M.D. acts on stray cat control

Lakeside Leader

It took quite a lot of wrangling, but M.D. of Lesser Slave River council has finally approved a new bylaw that specifically addresses cat control.

Domestic Animal Control Bylaw 2020-16 covers more than cats, but the gist of it is in the following paragraph from Peace Officer Paul Mulholland’s written report for M.D. council, presented on Aug. 12.

“To deal with nuisance cats and to establish ownership of said animals, the municipality will need to trap, house, feed and handle these animals for the first 72 hours, and at (that) time, be prepared to destroy them as Alberta SPCA Peace Officers have advised that the cat claim rate is historically very low.”

All of that costs money. Mulholland’s estimate was around $7,000 for cages, live traps, equipment and training.

Councillor Darcie Acton wanted to be sure that the bylaw would result in the problems in Canyon Creek (previously reported) being solved.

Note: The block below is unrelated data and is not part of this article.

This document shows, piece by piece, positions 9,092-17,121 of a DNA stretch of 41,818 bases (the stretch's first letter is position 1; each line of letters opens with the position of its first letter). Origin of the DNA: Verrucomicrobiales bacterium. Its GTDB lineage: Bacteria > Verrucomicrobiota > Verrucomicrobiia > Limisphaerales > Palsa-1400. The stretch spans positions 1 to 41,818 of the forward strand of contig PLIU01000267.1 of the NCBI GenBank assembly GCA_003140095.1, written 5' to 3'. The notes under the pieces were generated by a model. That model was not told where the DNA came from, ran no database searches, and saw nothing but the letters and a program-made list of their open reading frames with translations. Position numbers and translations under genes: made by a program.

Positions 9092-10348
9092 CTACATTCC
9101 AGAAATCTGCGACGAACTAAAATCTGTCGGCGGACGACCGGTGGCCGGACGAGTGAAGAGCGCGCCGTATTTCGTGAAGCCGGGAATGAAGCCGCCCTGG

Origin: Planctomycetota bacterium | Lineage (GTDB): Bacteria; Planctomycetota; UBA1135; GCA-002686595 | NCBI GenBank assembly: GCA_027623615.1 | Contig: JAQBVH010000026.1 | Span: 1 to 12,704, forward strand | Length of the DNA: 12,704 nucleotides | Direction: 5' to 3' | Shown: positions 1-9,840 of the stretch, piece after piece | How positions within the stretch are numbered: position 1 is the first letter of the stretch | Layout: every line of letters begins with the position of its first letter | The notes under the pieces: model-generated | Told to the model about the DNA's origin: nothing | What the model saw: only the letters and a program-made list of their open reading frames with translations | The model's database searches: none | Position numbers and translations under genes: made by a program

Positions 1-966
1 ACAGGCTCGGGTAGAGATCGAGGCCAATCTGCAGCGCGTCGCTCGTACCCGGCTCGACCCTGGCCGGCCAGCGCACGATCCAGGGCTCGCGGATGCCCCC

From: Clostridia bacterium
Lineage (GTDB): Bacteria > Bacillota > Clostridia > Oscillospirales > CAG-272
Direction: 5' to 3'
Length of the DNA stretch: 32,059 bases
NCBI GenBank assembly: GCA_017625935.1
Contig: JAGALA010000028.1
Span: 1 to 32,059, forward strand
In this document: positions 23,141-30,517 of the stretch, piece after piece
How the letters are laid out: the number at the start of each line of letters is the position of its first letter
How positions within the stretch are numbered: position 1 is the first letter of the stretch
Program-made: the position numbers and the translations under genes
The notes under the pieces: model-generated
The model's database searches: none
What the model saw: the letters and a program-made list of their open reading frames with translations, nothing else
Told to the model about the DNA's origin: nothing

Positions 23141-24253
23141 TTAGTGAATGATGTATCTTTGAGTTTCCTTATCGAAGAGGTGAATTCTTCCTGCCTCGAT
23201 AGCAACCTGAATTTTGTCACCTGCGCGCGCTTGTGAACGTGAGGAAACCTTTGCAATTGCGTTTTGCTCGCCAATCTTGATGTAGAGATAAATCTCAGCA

“I believe so,” said Mulholland. “If you have a problem, we now have a solution.”

A question arose about how much of the peace officer’s time catching and handling cats (or other animals) might take.

Council’s decision on that was to play it by ear and see how it develops. CAO Allan Winarski suggested the extra work might not amount to all that much.

“I’ve been here 17 years and this is the first cat flare-up we’ve had,” he said.

Council approved a motion to spend “up to $10,000” on the project.

Why $10,000 when $7,000 was the estimate?

“We do have to be able to pay for euthanasia,” said Acton.

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